Merricat has been living with her sister Constance and her uncle Julian in her parental home, ever since her parents died. All she wants is to preserve the status-quo. However, from the moment Constance was acquitted from the charge of murdering the other members of the family, the people from the village have not been able to leave the sisters alone. Some taunt them, others are curious, and some even come to visit. Nevertheless, Merricat and Constance seem to be able to ignore most of the outside world in their devotion to each other. However, when cousin Charles arrives things change: in his romantic overtures towards Constance and his constant eagerness to gain access to the family vault, Charles seems to threaten Merricat’s position in the house. And so, Merricat is on a mission to restore equilibrium to the house.
I read We Have Always Lived in the Castle on an autumnal Saturday evening, with candles lighted, on the couch cuddled under a blanket, and accompanied with a cup of tea. It was the perfect atmosphere for the book. I can’t recall whether it was the kind of stormy weather that we’re having now, but it certainly would have fit.
We Have Always Lived in the Castle has an eerie quality. As such, it makes for perfect RIP reading. The whole book has a gothic atmosphere. With Merricat’s visit to the village, and her later meetings with people living there, comes the realization that it is in part the hostile atmosphere of their neighbours that provides a feeling of discomfort. However, in part, it is also Merricat herself, and her descriptions of life at the house. From the start you know that something isn’t quite right, but it is only slowly that you come to realize just what is wrong. Perhaps it is the very fact that the family life portrayed is taken for granted, while the reasons for the possible murder of the other family members are constantly hinted at but never fully revealed, that makes this book so powerful.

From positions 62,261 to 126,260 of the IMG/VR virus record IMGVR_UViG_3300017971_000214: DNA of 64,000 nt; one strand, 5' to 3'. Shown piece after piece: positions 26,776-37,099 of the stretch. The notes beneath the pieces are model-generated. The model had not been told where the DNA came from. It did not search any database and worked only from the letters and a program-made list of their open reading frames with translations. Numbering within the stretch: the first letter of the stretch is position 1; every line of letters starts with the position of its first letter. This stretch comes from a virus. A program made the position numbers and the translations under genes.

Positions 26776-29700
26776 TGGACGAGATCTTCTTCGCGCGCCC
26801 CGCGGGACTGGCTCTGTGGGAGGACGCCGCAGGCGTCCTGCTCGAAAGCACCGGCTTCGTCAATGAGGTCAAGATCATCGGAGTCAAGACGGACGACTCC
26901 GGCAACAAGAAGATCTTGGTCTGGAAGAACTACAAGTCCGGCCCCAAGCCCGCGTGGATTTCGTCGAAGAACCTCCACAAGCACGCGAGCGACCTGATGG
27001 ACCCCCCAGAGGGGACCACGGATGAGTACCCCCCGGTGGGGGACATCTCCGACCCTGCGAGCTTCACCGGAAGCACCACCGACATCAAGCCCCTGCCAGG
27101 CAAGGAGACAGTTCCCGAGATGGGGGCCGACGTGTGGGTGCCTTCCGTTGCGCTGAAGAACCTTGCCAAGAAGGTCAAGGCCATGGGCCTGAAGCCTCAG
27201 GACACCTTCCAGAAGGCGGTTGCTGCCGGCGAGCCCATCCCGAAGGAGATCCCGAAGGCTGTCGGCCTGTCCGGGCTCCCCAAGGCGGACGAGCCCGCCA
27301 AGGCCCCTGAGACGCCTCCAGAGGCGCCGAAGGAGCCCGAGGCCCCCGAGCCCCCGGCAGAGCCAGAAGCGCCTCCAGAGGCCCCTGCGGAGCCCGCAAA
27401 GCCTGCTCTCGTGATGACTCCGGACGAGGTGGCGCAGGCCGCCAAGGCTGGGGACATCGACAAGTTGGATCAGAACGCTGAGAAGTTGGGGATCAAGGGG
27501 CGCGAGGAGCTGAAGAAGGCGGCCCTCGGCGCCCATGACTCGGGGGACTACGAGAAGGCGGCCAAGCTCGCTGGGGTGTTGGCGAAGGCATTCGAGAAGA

But there is more, I think, that makes his book work. For that, I cannot help but cite the line that I am sure everyone mentions and thinks of when they write or recall this novella, and that is the song the villagers sing whenever they encounter Merricat or the sisters:
“Merricat, said Constance, would you like a cup of tea?”
“Merricat, said Constance, would you like to go to sleep?”
“Oh, no, said Merricat, you’ll poison me.”
The power of that taunt is in the fact that you instantly know the melody and the tone at which the villagers would have pronounced those words as a reader. There really is something so familiar, so instantly recognizable, about this idea of a strange family, and neighbourhood bullying. And I think that might be what struck me the most about We Have Always Lived in the Castle; the circumstances are extreme, and perhaps even a little bit otherworldly, but some of the content is so very realistic, that it becomes all the more disturbing.
I cannot end this post without mentioning the fact that I am so very glad to have finally read this book. Moreover, I really really liked it. Its atmosphere, its setting, its characters, and its eeriness are all so very convincing. And yet, they did not produce any nightmares (another personal achievement for me). I cannot wait for another year of RIP, and another book of Jackson to read.
When I finished We Have Always Lived in the Castle, I instantly got on twitter to tell the world how much I had enjoyed it. In response, Chinoiseries mentioned that she had it on her pile for RIP VII. And so we agreed to review it together. Are you curious what she has to say about the book? Click over to her lovely blog. Later, I found out Kristi also reviewed it on the same day! You can find her post here.
Other Opinions: Can be found at the Book Blog Search Engine [I will edit them in later]